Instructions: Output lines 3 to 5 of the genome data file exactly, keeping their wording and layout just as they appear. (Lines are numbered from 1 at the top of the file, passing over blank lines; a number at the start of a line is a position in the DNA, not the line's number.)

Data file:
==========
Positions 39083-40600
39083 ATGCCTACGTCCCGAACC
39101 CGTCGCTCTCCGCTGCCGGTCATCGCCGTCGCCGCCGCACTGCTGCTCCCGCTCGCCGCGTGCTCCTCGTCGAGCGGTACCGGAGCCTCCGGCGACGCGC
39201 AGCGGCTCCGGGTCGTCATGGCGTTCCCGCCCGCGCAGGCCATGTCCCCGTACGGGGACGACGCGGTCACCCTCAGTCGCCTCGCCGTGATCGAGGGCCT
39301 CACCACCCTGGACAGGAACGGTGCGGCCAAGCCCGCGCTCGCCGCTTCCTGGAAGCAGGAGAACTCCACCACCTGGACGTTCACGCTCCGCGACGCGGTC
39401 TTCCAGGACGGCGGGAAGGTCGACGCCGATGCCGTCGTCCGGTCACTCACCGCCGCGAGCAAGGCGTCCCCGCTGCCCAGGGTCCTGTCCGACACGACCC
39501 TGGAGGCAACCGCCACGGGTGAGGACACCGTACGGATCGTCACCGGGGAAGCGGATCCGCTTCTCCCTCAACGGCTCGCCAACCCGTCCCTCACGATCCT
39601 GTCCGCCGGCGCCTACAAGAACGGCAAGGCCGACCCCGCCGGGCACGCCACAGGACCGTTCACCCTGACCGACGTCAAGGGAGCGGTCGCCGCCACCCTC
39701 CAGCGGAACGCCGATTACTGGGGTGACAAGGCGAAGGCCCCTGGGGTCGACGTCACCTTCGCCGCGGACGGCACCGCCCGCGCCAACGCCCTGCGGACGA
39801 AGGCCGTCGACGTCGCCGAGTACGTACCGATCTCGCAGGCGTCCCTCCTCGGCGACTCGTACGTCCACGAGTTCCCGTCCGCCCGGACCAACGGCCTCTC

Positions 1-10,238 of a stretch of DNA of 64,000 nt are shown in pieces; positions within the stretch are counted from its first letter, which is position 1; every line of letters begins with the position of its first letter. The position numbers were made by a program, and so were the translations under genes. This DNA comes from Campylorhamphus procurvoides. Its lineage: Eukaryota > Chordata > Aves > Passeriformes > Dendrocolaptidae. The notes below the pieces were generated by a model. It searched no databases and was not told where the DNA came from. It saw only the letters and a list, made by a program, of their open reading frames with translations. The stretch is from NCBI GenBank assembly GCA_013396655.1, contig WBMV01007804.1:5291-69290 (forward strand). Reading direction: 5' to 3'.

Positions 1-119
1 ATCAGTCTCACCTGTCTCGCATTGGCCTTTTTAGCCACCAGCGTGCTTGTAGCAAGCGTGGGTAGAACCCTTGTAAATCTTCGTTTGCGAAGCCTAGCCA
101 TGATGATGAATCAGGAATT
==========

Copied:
39101 CGTCGCTCTCCGCTGCCGGTCATCGCCGTCGCCGCCGCACTGCTGCTCCCGCTCGCCGCGTGCTCCTCGTCGAGCGGTACCGGAGCCTCCGGCGACGCGC
39201 AGCGGCTCCGGGTCGTCATGGCGTTCCCGCCCGCGCAGGCCATGTCCCCGTACGGGGACGACGCGGTCACCCTCAGTCGCCTCGCCGTGATCGAGGGCCT
39301 CACCACCCTGGACAGGAACGGTGCGGCCAAGCCCGCGCTCGCCGCTTCCTGGAAGCAGGAGAACTCCACCACCTGGACGTTCACGCTCCGCGACGCGGTC